Friday, May 18, 2012

Google's "Search Inside Yourself"

From the NYTimes -

Step onto Google’s campus here — with its indoor treehouse, volleyball court, apiaries, heated toilet seats and, yes, Oz-style road — and you might think you’ve just sailed over the rainbow.
But all the toys and perks belie the frenetic pace here, and many employees acknowledge that life at Google can be hard on fragile egos.
Sure, the amenities are seductive, says Blaise Pabon, an enterprise sales engineer, but “when you get to a place like this, it can tear you apart” if you don’t find a way to handle the hard-driving culture.
Employees coming from fast-paced fields, already accustomed to demanding bosses and long hours, say Google pushes them to produce at a pace even faster than they could have imagined. Google’s co-founder and chief executive, Larry Page, recently promised on the company Web site to maintain “a healthy disregard for the impossible.”
Little wonder, then, that among the hundreds of free classes that Google offers to employees here, one of the most popular is called S.I.Y., for “Search Inside Yourself.” It is the brainchild of Chade-Meng Tan, 41, a tall, thin, soft-spoken engineer who arrived at Google in 2000 as Employee No. 107.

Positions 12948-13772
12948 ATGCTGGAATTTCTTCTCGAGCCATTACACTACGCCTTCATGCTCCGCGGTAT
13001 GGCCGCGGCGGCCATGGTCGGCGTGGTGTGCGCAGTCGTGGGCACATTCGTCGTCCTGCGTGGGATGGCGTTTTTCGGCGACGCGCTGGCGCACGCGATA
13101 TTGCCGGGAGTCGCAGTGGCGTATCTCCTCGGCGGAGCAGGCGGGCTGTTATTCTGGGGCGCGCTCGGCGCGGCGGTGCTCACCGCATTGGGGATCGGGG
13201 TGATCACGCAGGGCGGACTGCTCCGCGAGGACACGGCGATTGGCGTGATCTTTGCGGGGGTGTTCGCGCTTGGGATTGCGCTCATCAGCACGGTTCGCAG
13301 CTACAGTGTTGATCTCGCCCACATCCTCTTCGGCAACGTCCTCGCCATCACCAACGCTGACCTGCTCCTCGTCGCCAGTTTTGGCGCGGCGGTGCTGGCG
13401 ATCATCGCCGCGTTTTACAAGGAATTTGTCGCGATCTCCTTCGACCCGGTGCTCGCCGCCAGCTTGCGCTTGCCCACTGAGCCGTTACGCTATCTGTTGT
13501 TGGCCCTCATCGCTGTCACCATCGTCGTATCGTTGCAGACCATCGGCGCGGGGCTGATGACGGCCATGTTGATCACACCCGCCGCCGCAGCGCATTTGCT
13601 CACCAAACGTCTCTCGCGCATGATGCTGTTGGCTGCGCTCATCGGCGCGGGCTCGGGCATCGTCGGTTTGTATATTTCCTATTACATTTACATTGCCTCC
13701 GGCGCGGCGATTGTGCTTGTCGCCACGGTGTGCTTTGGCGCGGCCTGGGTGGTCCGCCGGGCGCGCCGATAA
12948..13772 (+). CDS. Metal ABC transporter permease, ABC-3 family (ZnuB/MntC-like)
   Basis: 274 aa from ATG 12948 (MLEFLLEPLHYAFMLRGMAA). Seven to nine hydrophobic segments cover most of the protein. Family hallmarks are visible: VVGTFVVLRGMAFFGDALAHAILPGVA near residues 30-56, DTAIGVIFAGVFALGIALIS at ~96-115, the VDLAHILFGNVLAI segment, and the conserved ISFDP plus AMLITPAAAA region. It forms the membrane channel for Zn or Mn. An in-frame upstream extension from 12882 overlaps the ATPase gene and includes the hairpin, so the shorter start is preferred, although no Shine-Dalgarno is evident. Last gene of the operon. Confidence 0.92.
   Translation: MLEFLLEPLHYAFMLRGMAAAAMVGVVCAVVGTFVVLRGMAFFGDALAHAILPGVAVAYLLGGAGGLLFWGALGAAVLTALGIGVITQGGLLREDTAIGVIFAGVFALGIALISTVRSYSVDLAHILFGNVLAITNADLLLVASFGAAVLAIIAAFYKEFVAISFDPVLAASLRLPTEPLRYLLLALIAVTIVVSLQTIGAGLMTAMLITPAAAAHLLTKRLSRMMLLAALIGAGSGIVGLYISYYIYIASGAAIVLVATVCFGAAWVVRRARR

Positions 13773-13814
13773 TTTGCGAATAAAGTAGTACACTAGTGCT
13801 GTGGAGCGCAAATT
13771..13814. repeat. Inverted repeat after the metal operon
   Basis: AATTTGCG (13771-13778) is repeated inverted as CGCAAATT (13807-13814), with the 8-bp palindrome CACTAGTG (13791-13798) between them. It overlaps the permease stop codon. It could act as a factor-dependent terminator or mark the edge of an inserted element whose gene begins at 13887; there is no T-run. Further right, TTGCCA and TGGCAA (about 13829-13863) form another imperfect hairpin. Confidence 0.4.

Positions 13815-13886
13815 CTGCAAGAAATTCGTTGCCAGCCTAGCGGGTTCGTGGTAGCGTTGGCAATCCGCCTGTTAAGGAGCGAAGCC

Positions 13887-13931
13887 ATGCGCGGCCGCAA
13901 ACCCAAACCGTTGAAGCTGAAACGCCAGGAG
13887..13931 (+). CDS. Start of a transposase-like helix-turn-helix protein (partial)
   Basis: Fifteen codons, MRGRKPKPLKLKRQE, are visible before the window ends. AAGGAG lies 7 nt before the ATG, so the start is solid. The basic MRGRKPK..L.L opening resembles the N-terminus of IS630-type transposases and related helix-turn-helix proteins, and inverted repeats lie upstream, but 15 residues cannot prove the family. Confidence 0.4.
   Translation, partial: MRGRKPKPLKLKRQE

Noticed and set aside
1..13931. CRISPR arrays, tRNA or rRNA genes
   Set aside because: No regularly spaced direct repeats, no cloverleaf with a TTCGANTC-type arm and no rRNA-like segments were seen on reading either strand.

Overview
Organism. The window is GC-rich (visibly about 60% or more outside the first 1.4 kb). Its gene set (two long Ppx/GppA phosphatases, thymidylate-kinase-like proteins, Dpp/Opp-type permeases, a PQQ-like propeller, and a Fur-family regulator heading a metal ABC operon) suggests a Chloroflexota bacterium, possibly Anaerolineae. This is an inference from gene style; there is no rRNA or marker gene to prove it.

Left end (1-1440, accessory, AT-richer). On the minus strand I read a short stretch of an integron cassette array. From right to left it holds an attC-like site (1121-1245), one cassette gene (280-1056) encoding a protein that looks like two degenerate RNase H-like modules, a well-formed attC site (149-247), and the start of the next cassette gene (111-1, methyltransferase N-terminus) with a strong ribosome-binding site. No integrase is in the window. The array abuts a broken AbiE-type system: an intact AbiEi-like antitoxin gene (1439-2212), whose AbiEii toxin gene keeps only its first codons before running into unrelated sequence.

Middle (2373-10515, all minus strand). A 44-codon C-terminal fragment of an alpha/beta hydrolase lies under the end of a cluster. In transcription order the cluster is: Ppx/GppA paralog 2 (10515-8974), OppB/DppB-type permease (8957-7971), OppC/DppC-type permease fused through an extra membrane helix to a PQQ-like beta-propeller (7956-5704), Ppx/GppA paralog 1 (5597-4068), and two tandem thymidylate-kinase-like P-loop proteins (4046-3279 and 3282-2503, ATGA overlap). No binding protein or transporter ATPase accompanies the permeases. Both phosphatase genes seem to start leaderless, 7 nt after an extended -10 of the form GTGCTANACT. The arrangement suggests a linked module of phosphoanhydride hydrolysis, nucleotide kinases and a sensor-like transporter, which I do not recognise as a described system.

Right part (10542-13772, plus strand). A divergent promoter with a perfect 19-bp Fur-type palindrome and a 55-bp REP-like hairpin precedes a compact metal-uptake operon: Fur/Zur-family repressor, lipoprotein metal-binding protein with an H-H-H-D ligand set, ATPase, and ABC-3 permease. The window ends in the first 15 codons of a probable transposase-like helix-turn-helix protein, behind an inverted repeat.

Think of S.I.Y. as the Zen of Google. Mr. Tan dreamed up the course and refined it with the help of nine experts in the use of mindfulness at work.
But what is Mr. Tan’s ultimate goal? A Buddhist for many years, he says without irony that he wants to create world peace. “I was always very different from the other kids,” he says. “I have an I.Q. of 156. I didn’t play sports. I thought big. I thought I could achieve great things. I don’t want to sound megalomaniac, but my whole life is about doing something for the world, from as far back as I can remember.”...

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